After a rousing chorus or two of "I Dreamed I Saw Joe Hill Last Night" written about the legendary hero of the radical labor movement, and sung a cappella by yours truly “Little Miss Tone Deaf”, I found the only picket signs left were signs which were printed in Spanish, so as everyone else was marching and shouting in cadence there I was, as usual marching to the beat of a different drum. Like some ghost child dancing to the heartbeat drum, there was I, at 7:30 in the morning at the corner of Sunset Boulevard and Highland Avenue, in the heart of Hollywood across the street from my own mother's alma mater; the most famous high school in the world, Hollywood High, and now the “home away from home” of my painfully, politically correct teen-aged daughter.

As the yell leader shouted through his megaphone,
- "What do we want?"
And the picketers responded,
-"Fair Pay."
-"When do we want it?"
-"NOW!"
I, in reply to, "What do we want?"
Was shouting,
-"Pago Justo."
-"When do we want it?"
-"¡Ahora!" ( fair pay.. now... in Spanish)

I must have looked like the American Girl doll known as Josephina because everyone thought I was Mexican. (Hispanic-American in Alex-speak). I am a Native American woman whose ancestors are from the North Western part of the United States.

Eventually this guy comes up and asks me for my green card! So I said, "I'll show you mine if you show me yours," in my best Spanish accent. Which goes something like this, "I'll cho ju mine if ju cho me jours!" I wasn't given a S.A.G. card for nothing. Boy Howdy!

All this time I picture my poor child inside the classroom hearing me shouting, "Pago Whosto Ah ORA" (phonetically) and wanting to crawl under her desk.

It had been pretty quiet up until this time but now we have all these Hispanic truck drivers circling the block and blowin' their horns and whistling as they drive by.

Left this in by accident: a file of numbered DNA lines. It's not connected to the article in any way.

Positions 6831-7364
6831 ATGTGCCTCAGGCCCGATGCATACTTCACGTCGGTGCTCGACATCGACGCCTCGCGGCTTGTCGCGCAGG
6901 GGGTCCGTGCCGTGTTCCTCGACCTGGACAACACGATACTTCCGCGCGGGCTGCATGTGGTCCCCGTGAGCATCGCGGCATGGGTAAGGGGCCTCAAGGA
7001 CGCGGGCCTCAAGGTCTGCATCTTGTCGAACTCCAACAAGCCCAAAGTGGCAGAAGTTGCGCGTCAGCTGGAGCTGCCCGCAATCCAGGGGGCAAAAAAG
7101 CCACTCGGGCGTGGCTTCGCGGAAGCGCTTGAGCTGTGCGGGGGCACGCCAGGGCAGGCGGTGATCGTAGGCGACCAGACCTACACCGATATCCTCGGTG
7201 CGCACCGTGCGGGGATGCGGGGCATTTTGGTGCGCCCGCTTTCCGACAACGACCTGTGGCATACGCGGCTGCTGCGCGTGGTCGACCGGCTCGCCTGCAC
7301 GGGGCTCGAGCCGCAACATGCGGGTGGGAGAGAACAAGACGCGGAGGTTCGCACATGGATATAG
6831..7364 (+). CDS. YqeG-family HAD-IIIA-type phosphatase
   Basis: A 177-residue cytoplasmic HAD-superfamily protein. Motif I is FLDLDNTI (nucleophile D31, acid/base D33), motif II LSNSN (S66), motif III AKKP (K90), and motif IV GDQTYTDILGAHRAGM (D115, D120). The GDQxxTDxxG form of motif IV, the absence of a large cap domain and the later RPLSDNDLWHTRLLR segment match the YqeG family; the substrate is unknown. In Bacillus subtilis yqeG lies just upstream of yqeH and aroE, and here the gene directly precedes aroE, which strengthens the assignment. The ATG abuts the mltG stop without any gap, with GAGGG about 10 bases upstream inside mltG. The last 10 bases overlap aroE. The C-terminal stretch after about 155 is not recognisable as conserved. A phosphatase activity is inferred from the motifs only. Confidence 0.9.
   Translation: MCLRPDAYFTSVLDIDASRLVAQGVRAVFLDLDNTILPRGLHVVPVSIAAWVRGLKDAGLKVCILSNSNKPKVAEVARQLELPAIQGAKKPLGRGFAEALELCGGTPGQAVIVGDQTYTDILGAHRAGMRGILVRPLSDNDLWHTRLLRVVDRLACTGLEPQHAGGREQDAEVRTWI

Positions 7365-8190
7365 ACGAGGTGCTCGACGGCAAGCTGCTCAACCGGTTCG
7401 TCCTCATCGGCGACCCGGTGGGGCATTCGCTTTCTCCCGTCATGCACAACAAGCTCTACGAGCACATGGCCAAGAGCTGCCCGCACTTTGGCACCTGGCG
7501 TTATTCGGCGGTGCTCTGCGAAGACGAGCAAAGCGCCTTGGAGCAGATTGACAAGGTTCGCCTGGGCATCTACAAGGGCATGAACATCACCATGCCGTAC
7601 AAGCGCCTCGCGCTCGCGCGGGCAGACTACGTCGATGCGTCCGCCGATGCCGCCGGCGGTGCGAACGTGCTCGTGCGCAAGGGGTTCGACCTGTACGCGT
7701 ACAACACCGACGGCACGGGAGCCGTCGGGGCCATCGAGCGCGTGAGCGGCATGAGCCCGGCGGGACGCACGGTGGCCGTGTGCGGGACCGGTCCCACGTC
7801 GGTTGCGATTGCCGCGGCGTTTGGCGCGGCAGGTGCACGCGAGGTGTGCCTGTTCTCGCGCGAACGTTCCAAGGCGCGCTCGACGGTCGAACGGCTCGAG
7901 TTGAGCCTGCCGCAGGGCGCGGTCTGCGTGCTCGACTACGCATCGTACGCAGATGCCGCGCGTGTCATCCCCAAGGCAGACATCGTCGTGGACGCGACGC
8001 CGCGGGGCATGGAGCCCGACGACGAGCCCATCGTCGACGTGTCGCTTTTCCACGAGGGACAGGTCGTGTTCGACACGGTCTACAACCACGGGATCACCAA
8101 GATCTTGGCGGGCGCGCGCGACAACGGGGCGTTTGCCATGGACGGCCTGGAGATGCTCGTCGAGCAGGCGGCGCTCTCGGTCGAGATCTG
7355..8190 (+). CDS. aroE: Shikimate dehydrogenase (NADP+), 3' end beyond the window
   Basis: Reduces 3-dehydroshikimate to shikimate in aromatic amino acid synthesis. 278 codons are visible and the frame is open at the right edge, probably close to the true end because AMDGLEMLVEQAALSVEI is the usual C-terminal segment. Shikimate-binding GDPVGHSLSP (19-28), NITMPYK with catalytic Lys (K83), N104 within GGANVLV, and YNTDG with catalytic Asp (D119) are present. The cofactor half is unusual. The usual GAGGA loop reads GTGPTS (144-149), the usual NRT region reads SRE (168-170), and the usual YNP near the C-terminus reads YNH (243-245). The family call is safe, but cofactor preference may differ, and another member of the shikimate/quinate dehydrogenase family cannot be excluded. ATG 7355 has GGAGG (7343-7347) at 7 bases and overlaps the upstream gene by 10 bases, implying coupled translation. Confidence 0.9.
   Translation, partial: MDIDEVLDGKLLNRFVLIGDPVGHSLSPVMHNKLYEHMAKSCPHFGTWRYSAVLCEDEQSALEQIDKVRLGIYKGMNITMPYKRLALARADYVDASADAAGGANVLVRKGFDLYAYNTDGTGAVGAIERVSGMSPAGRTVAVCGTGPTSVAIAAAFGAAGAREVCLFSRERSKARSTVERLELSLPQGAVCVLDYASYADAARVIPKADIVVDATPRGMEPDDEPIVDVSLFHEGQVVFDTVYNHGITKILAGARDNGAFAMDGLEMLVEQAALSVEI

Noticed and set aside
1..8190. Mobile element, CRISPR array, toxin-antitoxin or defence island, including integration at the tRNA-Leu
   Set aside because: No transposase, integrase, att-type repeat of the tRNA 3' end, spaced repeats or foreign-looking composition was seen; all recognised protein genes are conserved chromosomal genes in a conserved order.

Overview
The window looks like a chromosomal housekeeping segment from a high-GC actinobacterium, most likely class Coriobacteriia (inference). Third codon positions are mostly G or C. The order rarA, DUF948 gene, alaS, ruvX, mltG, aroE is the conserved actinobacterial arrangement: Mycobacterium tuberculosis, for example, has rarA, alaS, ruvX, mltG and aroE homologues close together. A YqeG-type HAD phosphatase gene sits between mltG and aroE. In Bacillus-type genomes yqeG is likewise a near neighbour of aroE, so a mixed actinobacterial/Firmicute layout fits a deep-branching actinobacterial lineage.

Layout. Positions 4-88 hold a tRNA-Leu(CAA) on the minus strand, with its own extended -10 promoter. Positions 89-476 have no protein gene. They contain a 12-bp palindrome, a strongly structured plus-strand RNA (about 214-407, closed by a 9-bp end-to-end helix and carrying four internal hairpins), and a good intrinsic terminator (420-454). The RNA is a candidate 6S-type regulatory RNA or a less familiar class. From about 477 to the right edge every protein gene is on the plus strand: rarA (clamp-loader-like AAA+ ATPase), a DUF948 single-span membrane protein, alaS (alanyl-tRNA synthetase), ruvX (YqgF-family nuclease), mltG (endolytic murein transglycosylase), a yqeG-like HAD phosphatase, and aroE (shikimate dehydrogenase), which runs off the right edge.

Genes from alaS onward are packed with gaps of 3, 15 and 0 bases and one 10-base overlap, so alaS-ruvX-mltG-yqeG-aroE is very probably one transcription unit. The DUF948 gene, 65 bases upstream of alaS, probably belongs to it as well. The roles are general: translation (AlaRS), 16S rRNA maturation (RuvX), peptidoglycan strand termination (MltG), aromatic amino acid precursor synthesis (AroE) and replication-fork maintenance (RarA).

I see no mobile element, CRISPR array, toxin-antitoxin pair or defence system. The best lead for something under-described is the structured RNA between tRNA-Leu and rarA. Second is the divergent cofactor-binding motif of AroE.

I turned it into what could have been a media circus. But alas I had to meet friends for lunch so I sadly turned in my picket sign said, "Adios amigos" to everyone and hit the trail!

We settled the strike about a month later. We had been out for over six months.

I Dreamed I Saw Joe Hill Last Night
A poem by Alfred Hayes, set to music by Earl Robinson.

I dreamed I saw Joe Hill last night,
Alive as you or me
Says I, "But Joe, you're ten years dead,"
"I never died," says he
"I never died," says he
"In Salt Lake, Joe," says I to him,
Him standing by my bed,
"They framed you on a murder charge,"
Says Joe, "But I ain't dead,"
Says Joe, "But I ain't dead."
"The copper bosses killed you, Joe,
They shot you, Joe," says I.
"Takes more than guns to kill a man,"
Says Joe, "I didn't die,"
Says Joe, "I didn't die."
And standing there as big as life
And smiling with his eyes
Joe says, "What they forgot to kill
Went on to organize,
Went on to organize."
"Joe Hill ain't dead," he says to me,
"Joe Hill ain't never died.
Where working men are out on strike
Joe Hill is at their side,
Joe Hill is at their side."
"From San Diego up to Maine,
In every mine and mill,
Where workers strike and organize,"
Says he, "You'll find Joe Hill,"
Says he, "You'll find Joe Hill."
I dreamed I saw Joe Hill last night,
Alive as you or me
Says I, "But Joe, you're ten years dead,"
"I never died," says he
"I never died," says he

http://en.wikipedia.org/wiki/Joe_Hill
http://en.wikipedia.org/wiki/Alfred_Hayes_(writer)